SST satellite images

Five images have been included (Appendix I) as examples of the recurrent SST patterns found during spring-summer (1998-2000). Figure 1 is a summary drawing of the spatial structure of the upwelling filaments generated at the northern tip of Mejillones Peninsula. The dominant SW winds produce a bifurcated upwelling system at Punta Angamos. Previous observations (Marín et al., 1993) show that the F1 (offshore) filament is generated when the alongshore component of the dominant wind exceeds 5 m·s-1. However, the F2 (alongshore) filament was observed also at lower wind speeds and is the main generator of the upwelling shadow (UPS in Fig. 1) at Mejillones Bay.

Current measurements

The temporal evolution of an upwelling event can be divided in two phases (Send et al., 1987): spin-up (i.e. when equatorward wind speed is increasing) and spin-down (i.e. when equatorward wind speed is decreasing or it reverses in direction). The result of the analysis of wind and current data is shown in Figure 2. Wind forcing slowed down at the beginning of the study period (Nov. 28 through Dec. 06 1998), with a subsequent spin-up on Dec.07.1998 (N-S wind speed > 3 m·s-1) until Dec.13.1998 (Fig. 2a). During this spin-up phase current measurements and satellite images showed the development of an upwelling shadow inside Mejillones Bay (Fig. 2) and a F2 filament to the north (Fig. 3). Subtidal velocities decreased nearly to zero during the development of the upwelling shadow, remaining in this condition until the spin-down phase started. Recorded temperature increased in 1.2ºC during the development of the shadow (Fig. 2B). This DTº was consistent with temperature differences calculated from the available sequence of satellite images. The temperature signature of the upwelling shadow ended on Dec.14.1998, when the spin-down phase started. Thus, the shadow at Mejillones Bay persists during the spin-up phase and vanishes during the spin-down phase.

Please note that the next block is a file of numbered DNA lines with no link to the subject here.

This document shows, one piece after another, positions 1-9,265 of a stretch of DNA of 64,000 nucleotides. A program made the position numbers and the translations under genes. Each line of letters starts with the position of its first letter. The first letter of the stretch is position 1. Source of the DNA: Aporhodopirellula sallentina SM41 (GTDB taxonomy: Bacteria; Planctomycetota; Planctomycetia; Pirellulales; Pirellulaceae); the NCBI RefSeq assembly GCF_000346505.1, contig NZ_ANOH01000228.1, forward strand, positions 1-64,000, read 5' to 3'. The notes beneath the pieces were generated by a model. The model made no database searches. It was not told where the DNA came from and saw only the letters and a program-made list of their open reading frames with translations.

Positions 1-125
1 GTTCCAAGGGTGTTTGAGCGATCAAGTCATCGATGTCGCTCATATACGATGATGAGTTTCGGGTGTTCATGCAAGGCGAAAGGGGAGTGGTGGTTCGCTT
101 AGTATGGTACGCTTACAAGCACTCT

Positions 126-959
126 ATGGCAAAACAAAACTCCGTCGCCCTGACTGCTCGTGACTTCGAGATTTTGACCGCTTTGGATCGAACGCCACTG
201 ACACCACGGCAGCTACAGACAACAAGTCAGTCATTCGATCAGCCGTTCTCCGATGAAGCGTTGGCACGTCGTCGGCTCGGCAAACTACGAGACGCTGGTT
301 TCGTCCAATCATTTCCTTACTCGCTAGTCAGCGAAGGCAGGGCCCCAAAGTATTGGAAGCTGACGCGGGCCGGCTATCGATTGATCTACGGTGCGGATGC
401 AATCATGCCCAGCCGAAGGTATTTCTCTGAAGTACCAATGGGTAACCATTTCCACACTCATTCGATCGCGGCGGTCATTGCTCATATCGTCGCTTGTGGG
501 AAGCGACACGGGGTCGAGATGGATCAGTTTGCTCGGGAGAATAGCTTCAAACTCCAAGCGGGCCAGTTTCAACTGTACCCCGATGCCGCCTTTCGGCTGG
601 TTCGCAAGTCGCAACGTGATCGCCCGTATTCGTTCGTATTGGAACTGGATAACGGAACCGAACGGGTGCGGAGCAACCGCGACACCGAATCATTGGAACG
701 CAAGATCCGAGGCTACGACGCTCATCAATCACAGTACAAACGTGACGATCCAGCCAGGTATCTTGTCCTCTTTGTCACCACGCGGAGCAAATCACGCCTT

Figure 3. Development of a F2 filament during the 1st UPS (see Fig. 2). The figure shows the time sequence (December 7th, 10th and 15th) of the filament, delimited by the 16.5ºC isotherm (dotted line) at each date, north of Mejillones Bay.

Figura 3. Desarrollo de un filamento F2 durante la primera UPS (ver Fig. 2). La figura muestra la secuencia temporal (Diciembre 7, 10 y 15) del filamento, delimitado por la isoterma de 16,5ºC en cada fecha, al norte de la bahía de Mejillones.

Both advection as well as local surface heat flux may have been responsible for the observed increase in temperature during the development of the shadow. Advection was ruled out given the rather low sub tidal velocities (Fig. 2b). Generating the observed DTº from surface heat flux was tested using the formula to calculate the shadow residence time, R (Graham & Largier, 1997):


R= r • c • H • DT / Q